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Readers React

Does the Sheriff's Dept. have a training problem?

To the editor: The picture of a Los Angeles County sheriff's deputy yelling in the face of a recruit on the first day of training might well fit what you would expect for a Marine being prepared for war. ("Shortage of deputies could threaten L.A. County sheriff's reform agenda," May 30)

Police officers are to serve and protect civilians. Why have we militarized them?

The dual-track system — with separate career paths for jail duty and street patrol — is sensible. Trainee Nicolette Barfield, quoted in the article, says she wants to mentor arrestees and inmates and to help them "understand why they made a mistake." She is just the person to be in the jail custody corps, which should receive more training in mental illness and addiction as a way to stop recycling the same population in and out of our jails.

Those who receive brutality are more likely to inflict brutality. Those treated with respect are more likely to respect others.

Louise Bianco, Tarzana

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To the editor: Before the L.A. County Sheriff's Department starts blaming its problems on the lack of quality applicants, it should look in the mirror.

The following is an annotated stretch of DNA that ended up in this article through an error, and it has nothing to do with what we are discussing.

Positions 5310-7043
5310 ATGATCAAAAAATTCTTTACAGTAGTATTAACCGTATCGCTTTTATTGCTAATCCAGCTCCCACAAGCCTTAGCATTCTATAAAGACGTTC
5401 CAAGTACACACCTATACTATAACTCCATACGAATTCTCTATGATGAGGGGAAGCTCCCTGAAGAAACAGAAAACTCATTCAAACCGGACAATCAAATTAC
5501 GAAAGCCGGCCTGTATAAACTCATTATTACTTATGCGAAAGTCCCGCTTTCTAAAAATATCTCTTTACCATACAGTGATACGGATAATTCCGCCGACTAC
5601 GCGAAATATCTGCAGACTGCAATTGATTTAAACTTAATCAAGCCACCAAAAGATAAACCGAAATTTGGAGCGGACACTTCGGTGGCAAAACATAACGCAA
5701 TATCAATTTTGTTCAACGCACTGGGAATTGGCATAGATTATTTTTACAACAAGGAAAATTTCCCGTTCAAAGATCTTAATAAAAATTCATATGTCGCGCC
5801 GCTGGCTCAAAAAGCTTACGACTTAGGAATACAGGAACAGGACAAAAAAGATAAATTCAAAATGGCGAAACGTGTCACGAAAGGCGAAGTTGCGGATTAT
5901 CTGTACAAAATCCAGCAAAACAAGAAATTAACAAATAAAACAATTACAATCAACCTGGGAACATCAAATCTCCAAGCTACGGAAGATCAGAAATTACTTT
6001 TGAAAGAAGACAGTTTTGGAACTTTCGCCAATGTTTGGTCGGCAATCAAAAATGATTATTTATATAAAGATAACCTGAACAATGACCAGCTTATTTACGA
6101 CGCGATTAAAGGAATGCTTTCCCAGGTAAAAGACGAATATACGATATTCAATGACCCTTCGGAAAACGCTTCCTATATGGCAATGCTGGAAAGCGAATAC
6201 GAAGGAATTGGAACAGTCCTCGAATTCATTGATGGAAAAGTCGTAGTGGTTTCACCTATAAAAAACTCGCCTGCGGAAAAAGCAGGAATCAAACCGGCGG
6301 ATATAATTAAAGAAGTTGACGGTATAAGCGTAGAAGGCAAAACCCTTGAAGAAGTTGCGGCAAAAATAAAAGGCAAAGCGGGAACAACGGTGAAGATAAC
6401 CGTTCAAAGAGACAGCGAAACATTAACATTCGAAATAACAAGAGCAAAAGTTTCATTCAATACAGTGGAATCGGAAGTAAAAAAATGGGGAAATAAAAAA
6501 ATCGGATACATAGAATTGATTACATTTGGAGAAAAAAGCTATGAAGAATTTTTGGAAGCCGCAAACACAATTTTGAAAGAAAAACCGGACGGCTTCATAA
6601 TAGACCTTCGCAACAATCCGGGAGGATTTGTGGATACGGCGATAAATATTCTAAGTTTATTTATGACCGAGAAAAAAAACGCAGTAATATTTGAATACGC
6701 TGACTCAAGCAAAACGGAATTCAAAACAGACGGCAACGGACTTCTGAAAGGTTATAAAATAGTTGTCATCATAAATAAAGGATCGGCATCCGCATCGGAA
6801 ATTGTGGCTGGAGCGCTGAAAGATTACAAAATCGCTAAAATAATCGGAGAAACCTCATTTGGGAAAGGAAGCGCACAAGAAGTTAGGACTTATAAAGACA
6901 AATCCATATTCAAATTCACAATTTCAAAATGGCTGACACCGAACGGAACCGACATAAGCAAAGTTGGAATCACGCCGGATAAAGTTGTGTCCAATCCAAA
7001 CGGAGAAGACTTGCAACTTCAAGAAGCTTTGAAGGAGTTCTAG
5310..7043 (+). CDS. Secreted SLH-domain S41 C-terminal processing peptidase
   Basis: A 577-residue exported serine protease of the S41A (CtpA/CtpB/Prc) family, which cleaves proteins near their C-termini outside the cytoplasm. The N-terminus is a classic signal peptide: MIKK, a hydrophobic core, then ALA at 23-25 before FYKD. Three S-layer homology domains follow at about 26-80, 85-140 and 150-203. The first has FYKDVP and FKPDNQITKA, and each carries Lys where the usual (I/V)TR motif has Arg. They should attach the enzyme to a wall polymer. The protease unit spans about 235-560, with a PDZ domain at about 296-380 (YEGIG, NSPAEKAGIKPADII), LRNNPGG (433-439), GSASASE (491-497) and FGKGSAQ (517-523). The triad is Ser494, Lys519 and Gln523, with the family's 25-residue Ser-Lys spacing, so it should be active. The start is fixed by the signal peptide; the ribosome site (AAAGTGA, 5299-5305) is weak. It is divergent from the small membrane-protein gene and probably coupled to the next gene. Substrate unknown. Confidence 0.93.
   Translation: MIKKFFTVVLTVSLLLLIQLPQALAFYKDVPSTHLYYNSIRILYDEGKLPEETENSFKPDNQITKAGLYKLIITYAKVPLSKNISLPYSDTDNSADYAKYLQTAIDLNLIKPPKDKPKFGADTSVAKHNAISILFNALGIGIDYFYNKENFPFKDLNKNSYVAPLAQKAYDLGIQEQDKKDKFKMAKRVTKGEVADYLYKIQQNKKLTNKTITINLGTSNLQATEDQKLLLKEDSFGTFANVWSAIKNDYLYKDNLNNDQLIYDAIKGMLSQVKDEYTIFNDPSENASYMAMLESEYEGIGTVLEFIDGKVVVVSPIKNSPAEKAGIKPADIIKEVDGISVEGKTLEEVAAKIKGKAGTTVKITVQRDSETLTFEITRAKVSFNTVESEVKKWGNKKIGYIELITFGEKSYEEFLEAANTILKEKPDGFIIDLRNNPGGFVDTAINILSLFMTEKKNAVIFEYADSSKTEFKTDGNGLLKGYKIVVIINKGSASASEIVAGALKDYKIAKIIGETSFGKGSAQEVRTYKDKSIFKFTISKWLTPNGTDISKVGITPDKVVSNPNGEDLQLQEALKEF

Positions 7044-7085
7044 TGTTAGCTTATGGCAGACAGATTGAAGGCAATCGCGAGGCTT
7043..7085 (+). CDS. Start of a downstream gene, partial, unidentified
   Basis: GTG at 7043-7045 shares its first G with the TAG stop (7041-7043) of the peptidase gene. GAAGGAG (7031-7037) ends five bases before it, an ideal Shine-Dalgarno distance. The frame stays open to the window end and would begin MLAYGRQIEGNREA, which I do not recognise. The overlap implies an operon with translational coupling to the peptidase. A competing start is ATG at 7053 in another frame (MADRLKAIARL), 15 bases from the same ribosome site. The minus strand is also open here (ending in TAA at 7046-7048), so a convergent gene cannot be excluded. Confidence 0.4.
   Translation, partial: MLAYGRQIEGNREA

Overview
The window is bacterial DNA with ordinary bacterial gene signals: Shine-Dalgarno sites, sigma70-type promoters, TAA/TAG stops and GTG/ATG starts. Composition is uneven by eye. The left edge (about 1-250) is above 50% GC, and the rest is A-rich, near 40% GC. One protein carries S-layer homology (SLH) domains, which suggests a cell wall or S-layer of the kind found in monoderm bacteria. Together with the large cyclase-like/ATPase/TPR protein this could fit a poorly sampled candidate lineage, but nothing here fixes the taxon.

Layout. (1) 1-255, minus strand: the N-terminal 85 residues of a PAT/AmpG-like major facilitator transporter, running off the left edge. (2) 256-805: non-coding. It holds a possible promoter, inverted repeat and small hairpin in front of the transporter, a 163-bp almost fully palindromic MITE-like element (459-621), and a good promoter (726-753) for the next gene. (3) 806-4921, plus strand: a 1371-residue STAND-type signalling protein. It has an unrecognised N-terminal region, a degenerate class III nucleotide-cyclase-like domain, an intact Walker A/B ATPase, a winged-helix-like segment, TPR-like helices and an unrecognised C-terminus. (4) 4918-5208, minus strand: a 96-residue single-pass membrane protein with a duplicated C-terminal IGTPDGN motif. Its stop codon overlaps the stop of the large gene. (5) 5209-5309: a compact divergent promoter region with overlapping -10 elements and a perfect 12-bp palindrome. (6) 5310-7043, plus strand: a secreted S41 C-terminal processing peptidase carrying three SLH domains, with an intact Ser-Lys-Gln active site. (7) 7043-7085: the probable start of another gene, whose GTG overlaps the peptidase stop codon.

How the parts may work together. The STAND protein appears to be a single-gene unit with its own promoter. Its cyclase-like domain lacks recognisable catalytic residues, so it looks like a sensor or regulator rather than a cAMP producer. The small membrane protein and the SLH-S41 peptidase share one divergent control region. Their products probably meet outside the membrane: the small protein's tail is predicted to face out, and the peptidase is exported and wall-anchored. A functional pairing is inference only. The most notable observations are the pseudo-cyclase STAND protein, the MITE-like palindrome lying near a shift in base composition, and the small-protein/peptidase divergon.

A hiring process that can take anywhere from two to three years to complete has contributed to the problem. I was in the process for three years before dropping out, and I know of many other applicants who left out of frustration, only to get jobs with other agencies.

Paul Alderette, Rosemead

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FOR THE RECORD
June 5, 1:07 p.m.: An earlier version of the caption on the photograph accompanying these letters misidentified the sheriff's deputy as Guillermo Garcia. His name is Guillermo Martinez.
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